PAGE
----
Virginia’s new Democratic governor and Republican speaker of the House are heralding a spirit of cooperation that they say led to a productive first half of the General Assembly session.
The new atmosphere is due partly to the leaders’ less publicly combative approach in the post-Terry McAuliffe era. It also likely is spurred, in part, by the sweeping Democratic gains in the November House elections.
“The first half of this legislative session represents the most productive period I have seen since I came to the General Assembly in 2008 and we are just getting started,” said Northam, a former state senator and lieutenant governor.
House Speaker Kirk Cox, R-Colonial Heights, said at a news conference Wednesday, “Honestly, if you would’ve told me in December we would’ve accomplished this much in just the first half of the General Assembly session, I would’ve thought you were nuts.”
Now comes the hard part, as the governor and lawmakers seek to fashion agreements on health care, utility regulation, Metro spending and the state budget before the session’s scheduled March 10 adjournment.
Here’s a status report on key issues before the assembly.
This Sunday, the House and Senate money committees will approve competing versions of the state’s two-year budget for July 1, 2018, through June 30, 2020. The key question is whether either chamber will factor in federal funding to expand Medicaid. The budget that McAuliffe proposed in December, shortly before his term as governor ended, would expand Medicaid to accept $3.2 billion in federal money.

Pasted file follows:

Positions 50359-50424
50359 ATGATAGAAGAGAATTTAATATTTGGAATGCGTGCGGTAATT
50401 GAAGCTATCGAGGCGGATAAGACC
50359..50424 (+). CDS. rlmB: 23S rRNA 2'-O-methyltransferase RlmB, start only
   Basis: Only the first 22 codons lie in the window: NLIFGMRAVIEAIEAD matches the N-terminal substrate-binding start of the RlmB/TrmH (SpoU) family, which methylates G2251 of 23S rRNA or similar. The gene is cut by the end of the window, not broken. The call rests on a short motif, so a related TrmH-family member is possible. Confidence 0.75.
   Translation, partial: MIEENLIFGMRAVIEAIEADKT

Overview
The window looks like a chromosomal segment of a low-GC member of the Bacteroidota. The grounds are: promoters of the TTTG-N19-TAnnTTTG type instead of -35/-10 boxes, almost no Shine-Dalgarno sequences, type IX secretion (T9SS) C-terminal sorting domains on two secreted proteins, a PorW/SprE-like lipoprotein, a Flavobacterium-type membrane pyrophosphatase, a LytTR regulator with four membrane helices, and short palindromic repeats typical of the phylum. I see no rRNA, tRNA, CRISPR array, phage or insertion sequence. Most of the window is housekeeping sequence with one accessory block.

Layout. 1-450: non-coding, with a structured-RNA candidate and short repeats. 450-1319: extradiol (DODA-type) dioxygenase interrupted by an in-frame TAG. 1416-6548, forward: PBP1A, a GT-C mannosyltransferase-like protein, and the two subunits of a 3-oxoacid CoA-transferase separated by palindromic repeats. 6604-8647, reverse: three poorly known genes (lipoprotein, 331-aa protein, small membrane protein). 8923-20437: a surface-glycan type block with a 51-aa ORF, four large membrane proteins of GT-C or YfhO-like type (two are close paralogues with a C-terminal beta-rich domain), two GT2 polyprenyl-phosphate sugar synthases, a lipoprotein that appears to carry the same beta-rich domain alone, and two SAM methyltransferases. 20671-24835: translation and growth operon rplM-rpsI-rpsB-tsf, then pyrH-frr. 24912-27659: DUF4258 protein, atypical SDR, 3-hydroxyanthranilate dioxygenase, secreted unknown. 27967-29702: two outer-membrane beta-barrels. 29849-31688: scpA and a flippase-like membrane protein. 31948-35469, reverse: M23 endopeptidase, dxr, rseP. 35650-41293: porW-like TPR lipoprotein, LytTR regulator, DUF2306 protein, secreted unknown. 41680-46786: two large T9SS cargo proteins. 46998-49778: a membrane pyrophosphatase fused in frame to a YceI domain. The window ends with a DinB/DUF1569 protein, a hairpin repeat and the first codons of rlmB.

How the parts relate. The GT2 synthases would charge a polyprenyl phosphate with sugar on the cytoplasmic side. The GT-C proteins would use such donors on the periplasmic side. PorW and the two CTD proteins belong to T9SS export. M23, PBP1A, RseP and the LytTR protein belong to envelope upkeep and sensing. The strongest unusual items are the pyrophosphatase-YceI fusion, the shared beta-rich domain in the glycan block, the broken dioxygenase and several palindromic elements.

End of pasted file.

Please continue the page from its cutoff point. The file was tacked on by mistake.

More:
The Senate has voted to back a limited expansion of Medicaid services for up to 20,000 mentally ill, addicted and chronically ill Virginians, but it has not agreed on how to pay for the coverage. The House has backed a measure to seek federal approval of a work requirement for Medicaid recipients. The question is whether lawmakers will choose to accept federal money under the Affordable Care Act.
The Senate has backed a bill to generate $154 million a year for the embattled Washington Metro system, in part by raising and redirecting taxes on lodgings and real estate deeds in Northern Virginia. The House has backed a measure to raise $105 million a year for Metro without tax increases. A proposal to extend sales taxes to Uber and Lyft services to help fund transportation projects other than Metro has been removed from the Senate legislation. The Senate also backed a measure to impose a regional gas tax in western Virginia to fund improvements on Interstate 81.